Conventional wisdom would have us believe that the journey to a long and healthy life begins with 10,000 steps. Every day.
For those who lead a more sedentary lifestyle, this is a goal that may take some effort to maintain. We’ve also known for some time that it’s also almost certainly not true.
By analyzing data on tens of thousands of people on four continents compiled across 15 existing studies, a team of researchers has now landed on a more comfortable number: the optimal number is probably closer to 6,000 steps per day, depending on your age.
Nothing more is likely to further reduce your chances of falling into an early grave.
“So what we saw was this gradual reduction in risk as steps increased, until it leveled off,” says Amanda Paluch, an epidemiologist at the University of Massachusetts Amherst.
“And the leveling off occurred at different step values for older and younger adults.”
Humans are essentially built to move. Evolution has honed our physiology to travel long distances, easily shedding heat as we tick back and forth like inverted pendulums across the landscape in search of food and water.
This means that our metabolism, cardiovascular fitness, bone and muscle impact, and even our mental health are all tuned to enjoy a good hike. Dialing in just about any type of walk into our busy schedule will serve us well in helping us live longer, healthier, happier lives.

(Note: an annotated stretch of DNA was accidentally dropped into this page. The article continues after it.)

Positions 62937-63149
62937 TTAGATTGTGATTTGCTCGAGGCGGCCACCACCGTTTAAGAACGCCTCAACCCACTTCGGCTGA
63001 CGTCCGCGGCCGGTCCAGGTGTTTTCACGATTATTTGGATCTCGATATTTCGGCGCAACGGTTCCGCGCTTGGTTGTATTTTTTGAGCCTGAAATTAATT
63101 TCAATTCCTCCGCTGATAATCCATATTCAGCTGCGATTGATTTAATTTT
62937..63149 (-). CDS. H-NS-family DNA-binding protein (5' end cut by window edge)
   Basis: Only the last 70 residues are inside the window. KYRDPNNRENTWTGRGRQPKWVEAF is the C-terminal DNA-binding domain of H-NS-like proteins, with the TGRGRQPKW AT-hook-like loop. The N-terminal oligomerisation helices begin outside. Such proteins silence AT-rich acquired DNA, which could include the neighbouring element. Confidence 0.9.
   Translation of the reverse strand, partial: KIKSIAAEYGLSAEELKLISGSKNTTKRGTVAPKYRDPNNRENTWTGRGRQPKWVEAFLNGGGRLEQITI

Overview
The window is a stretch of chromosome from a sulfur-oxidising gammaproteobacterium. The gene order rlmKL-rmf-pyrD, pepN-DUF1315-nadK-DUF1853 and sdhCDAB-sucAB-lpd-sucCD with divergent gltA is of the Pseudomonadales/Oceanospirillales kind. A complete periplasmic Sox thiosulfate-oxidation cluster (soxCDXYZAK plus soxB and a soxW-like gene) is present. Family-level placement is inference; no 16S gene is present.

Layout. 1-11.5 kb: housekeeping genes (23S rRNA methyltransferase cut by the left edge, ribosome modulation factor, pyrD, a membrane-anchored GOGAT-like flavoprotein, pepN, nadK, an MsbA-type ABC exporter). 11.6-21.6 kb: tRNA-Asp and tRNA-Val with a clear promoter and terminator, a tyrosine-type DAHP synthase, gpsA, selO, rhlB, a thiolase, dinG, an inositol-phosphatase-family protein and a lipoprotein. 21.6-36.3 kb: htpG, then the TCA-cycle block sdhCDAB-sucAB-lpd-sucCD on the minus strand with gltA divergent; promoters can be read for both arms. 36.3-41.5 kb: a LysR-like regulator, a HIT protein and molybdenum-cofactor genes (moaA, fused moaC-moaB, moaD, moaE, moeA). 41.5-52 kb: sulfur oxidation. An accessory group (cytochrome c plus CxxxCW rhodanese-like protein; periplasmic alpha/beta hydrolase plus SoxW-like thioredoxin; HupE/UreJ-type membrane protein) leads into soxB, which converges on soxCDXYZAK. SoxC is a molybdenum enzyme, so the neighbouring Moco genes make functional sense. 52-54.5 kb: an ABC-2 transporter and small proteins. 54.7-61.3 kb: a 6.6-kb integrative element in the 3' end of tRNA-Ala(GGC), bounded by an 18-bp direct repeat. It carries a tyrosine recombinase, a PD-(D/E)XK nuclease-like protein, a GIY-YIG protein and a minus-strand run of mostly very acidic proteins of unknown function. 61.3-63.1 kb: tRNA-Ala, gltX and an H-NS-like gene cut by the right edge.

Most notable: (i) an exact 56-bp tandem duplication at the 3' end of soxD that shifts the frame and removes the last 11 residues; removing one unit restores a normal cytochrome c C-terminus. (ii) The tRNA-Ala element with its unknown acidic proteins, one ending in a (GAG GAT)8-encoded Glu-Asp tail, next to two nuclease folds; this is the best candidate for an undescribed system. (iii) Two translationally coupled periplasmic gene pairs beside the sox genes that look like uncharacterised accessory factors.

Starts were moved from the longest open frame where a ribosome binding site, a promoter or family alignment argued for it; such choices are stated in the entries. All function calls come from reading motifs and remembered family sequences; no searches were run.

This is easier said than done for those who lack the time or motivation, which is why technology companies have invented small devices that help us track the number of steps we take each day.
Half a century ago, the Yamasa Clock and Instrument Company in Japan sought to capitalize on the buzz left over from the 1964 Tokyo Olympics by producing a pedometer they called “Manpo-kei” — a word that translates to 10,000 steps.
Why 10,000? Good old-fashioned marketing. It’s a nice round number that seems taxing enough to be a goal, but achievable enough to be worth striving for. What it doesn’t have is scientific support.
Having a single figure to promote to a general population is certainly helpful. “It’s such a clear communication tool for public health messages,” Paluch says.
But getting that number right could mean the difference between encouraging everyone to get enough exercise and discouraging people from trying altogether.
Last year, Paluch and his team published research based on a cohort of more than 2,000 middle-aged people living in the United States. They found that taking at least 7,000 steps a day reduced the risk of premature death by 50 to 70 percent.
Those words “at least” do some heavy lifting. With questions remaining about whether more is better, and whether squeezing all those steps in at a faster pace is helpful in any way, the research team expanded their net to include previously published research.
Their latest meta-analysis included information collected on the health and step counts of 47,471 adults from Asia, Australia, Europe and North America. They found that the 25% of adults who took the most steps each day had a 40–53% lower risk of dying, compared to the bottom 25%.
For adults aged 60 and older, this reduced risk reached about 6,000 to 8,000 steps per day. Pushing further could have other benefits, but a reduced risk of death.